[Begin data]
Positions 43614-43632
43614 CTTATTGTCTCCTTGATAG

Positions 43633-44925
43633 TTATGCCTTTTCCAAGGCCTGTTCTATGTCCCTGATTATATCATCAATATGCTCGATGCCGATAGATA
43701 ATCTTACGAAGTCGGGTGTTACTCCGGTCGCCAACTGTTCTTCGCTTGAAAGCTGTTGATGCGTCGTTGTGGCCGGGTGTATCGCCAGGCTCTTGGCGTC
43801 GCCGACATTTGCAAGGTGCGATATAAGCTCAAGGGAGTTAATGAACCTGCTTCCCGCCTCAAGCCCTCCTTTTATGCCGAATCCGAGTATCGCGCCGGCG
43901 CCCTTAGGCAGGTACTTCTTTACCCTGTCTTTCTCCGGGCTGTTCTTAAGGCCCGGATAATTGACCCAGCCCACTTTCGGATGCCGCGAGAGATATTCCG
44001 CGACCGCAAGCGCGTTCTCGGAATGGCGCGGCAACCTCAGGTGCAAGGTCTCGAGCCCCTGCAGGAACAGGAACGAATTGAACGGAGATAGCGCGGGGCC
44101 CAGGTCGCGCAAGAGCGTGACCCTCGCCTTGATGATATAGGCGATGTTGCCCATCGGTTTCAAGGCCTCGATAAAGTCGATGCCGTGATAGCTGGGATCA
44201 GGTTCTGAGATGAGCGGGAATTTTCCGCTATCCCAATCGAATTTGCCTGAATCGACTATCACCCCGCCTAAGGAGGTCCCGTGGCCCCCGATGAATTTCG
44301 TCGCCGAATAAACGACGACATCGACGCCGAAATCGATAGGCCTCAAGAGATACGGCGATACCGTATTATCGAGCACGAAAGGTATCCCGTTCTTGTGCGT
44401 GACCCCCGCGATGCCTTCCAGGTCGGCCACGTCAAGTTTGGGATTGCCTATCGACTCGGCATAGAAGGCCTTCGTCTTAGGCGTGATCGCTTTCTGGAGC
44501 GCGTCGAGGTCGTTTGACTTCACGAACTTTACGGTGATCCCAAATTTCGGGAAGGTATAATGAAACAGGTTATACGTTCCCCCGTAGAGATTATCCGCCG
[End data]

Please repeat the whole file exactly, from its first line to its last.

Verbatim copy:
Positions 43614-43632
43614 CTTATTGTCTCCTTGATAG

Positions 43633-44925
43633 TTATGCCTTTTCCAAGGCCTGTTCTATGTCCCTGATTATATCATCAATATGCTCGATGCCGATAGATA
43701 ATCTTACGAAGTCGGGTGTTACTCCGGTCGCCAACTGTTCTTCGCTTGAAAGCTGTTGATGCGTCGTTGTGGCCGGGTGTATCGCCAGGCTCTTGGCGTC
43801 GCCGACATTTGCAAGGTGCGATATAAGCTCAAGGGAGTTAATGAACCTGCTTCCCGCCTCAAGCCCTCCTTTTATGCCGAATCCGAGTATCGCGCCGGCG
43901 CCCTTAGGCAGGTACTTCTTTACCCTGTCTTTCTCCGGGCTGTTCTTAAGGCCCGGATAATTGACCCAGCCCACTTTCGGATGCCGCGAGAGATATTCCG
44001 CGACCGCAAGCGCGTTCTCGGAATGGCGCGGCAACCTCAGGTGCAAGGTCTCGAGCCCCTGCAGGAACAGGAACGAATTGAACGGAGATAGCGCGGGGCC
44101 CAGGTCGCGCAAGAGCGTGACCCTCGCCTTGATGATATAGGCGATGTTGCCCATCGGTTTCAAGGCCTCGATAAAGTCGATGCCGTGATAGCTGGGATCA
44201 GGTTCTGAGATGAGCGGGAATTTTCCGCTATCCCAATCGAATTTGCCTGAATCGACTATCACCCCGCCTAAGGAGGTCCCGTGGCCCCCGATGAATTTCG
44301 TCGCCGAATAAACGACGACATCGACGCCGAAATCGATAGGCCTCAAGAGATACGGCGATACCGTATTATCGAGCACGAAAGGTATCCCGTTCTTGTGCGT
44401 GACCCCCGCGATGCCTTCCAGGTCGGCCACGTCAAGTTTGGGATTGCCTATCGACTCGGCATAGAAGGCCTTCGTCTTAGGCGTGATCGCTTTCTGGAGC
44501 GCGTCGAGGTCGTTTGACTTCACGAACTTTACGGTGATCCCAAATTTCGGGAAGGTATAATGAAACAGGTTATACGTTCCCCCGTAGAGATTATCCGCCG